So, you want to start freelance writing. Well done for getting here as it’s definitely a start! When I first started writing, I found it really hard to find blogs about the topic—about how to get started and the things I needed—it’s one of the reasons why I decided to start a previous blog and why I’m moving content to this one.
Now that you’ve decided that freelance writing is for you, it’s time to look at the things you need to do to get started. Having the talent or skill to write isn’t enough. In fact, the greatest writers in the world don’t usually make a living writing!
Get ready with the right tools and tips. Here are four things you’ll need to get started.
A positive mental attitude
If you constantly look at the world with a glass-half-empty approach, you won’t be able to start freelance writing, let alone succeed!
You need to have a positive attitude. That can-do and will-do attitude that gets your foot in the door.
There’s no point thinking that you can’t make it. Don’t let the fear of failure stand in your way. These just stop you from being able to get yourself out there!
Problems will arise. It may time days to find that one email address you need for an editor. It may take months to get all the clients you need to put food on the table and keep a roof over your head. But you have to know how to deal with those problems and push past them to start freelance writing and succeed in it.
You will receive a lot of rejection. Be prepared for that. This is one of the reasons the positive attitude is important to stare down the rejection and make your living writing.
Have a freelance writing schedule
To be a writer, you need to write. There’s no point thinking that you’ll get to it tomorrow. Tomorrow never comes. Instead, you need to create a writing schedule; a routine.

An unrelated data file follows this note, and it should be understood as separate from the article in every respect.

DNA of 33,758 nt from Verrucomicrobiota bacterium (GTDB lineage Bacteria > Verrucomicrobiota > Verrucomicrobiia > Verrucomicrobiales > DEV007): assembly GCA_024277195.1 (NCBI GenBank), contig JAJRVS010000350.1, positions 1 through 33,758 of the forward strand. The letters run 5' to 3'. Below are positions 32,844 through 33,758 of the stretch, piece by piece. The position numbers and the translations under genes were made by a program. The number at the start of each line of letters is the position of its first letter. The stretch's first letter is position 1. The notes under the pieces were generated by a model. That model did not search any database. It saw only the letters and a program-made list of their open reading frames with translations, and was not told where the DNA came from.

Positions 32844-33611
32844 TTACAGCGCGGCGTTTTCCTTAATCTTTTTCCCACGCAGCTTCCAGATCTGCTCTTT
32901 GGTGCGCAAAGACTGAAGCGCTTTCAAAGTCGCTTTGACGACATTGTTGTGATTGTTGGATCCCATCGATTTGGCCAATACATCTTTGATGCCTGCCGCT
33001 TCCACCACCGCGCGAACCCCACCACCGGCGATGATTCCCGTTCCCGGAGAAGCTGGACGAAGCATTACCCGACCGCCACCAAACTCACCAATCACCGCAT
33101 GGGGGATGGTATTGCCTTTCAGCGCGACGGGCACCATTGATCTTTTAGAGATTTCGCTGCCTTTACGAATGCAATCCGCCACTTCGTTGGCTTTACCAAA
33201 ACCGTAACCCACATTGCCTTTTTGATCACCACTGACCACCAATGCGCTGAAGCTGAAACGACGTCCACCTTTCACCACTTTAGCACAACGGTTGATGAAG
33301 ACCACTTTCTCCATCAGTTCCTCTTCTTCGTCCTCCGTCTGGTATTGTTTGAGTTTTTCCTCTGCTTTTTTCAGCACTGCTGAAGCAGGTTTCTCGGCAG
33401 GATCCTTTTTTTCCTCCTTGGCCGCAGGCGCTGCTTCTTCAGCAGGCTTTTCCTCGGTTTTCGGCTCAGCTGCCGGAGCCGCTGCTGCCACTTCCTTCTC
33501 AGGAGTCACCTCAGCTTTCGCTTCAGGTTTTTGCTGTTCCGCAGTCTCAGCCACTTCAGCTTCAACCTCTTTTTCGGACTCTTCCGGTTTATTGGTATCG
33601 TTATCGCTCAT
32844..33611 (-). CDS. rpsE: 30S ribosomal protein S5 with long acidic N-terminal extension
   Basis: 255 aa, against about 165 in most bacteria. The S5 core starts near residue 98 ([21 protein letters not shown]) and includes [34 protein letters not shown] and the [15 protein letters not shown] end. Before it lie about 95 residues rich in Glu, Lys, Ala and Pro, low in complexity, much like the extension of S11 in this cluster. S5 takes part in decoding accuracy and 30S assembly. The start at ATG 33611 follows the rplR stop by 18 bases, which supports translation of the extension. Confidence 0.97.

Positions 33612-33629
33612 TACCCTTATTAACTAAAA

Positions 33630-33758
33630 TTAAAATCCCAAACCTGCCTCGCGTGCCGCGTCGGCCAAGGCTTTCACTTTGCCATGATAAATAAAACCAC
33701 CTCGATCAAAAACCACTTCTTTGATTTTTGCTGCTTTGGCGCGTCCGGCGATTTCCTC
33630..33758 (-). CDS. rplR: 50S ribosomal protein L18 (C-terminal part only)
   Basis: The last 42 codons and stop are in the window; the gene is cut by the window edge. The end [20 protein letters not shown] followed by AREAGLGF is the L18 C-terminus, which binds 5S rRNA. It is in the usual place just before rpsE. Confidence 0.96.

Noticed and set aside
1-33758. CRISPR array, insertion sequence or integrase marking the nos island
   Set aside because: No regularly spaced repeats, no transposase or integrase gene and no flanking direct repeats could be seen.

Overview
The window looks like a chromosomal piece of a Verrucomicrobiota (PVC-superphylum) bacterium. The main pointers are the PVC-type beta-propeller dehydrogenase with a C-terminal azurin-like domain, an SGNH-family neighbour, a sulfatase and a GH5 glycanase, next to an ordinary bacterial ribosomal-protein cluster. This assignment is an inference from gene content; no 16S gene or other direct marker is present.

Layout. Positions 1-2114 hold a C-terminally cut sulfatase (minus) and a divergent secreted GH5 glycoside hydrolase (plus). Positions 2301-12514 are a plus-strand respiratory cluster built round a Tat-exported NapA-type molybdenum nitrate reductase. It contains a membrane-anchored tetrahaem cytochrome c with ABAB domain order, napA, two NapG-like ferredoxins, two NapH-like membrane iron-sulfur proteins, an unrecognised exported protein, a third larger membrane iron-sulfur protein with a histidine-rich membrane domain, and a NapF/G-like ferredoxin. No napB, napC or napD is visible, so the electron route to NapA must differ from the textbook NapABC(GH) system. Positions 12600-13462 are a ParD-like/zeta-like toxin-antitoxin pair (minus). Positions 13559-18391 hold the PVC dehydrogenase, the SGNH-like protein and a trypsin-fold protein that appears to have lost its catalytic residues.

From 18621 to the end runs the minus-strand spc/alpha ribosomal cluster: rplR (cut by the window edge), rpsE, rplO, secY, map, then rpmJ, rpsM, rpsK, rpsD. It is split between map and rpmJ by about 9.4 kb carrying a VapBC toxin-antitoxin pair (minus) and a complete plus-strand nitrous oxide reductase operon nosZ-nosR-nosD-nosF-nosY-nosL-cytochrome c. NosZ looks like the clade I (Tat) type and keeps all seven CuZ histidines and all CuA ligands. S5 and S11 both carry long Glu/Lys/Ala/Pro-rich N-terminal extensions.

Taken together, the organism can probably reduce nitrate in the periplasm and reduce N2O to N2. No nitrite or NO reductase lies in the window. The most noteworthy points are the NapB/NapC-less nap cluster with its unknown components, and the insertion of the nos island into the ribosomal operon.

This will not only help you actually sit down to write but it will help you create a routine for your clients. They’ll know that they can contact you at a certain time for a response or the days that you’re working to get a project completed.
Even if you don’t have work for clients or editors, you need to keep writing. Start up your own blog or just write in your own journal. This will soon help you build up your skills and show off your talent to the world. It also helps you create samples to send to clients to get work.
Your freelance writing schedule can change. Over time it will, as you figure out how you work best.
The support to succeed in freelance writing
Support is essential when it comes to freelance writing. The truth is the job can be quite lonely. You sit in front of the computer all day and it’s easy to find yourself bogged down with all your work.
While you may have friends and family members to talk to, they may not understand your desire to start a freelance writing business. They don’t always understand that working from home doesn’t mean they can call around for a cuppa or drop their kids off for babysitting. Honestly, it’s ridiculous the number of people who thought I’d be able to drop everything to talk to them for 30 minutes about nothing!
You need support from other freelance writers and people who will encourage you to keep going; even when times are tough.
The good news is there are plenty of groups and forums out there for writers offering help and advice to others. I recommend joining a group or two through Facebook or LinkedIn to find likeminded people.
The motivation to market yourself
People aren’t going to find you at first. It takes a while to build up a reputation and have private clients refer you onto others. Believe me, though, it does happen eventually.
Before you get to that point (and even when you do finally reach that point), you need to market yourself. You need to send out the letters of introduction, pitches to magazines, and phone various companies about their needs.
If you don’t market, you won’t get work; it’s as simple as that. I don’t recommend that you use bidding sites or gig sites like Fiverr or Freelancer to find work. They are full of people looking to pay peanuts and a lot of the time you don’t end up being paid.
So, there are my four must-haves to start freelance writing and become successful. I’ve used all of them to get to where I am now and only wished I’d known about the importance of all of them before I started.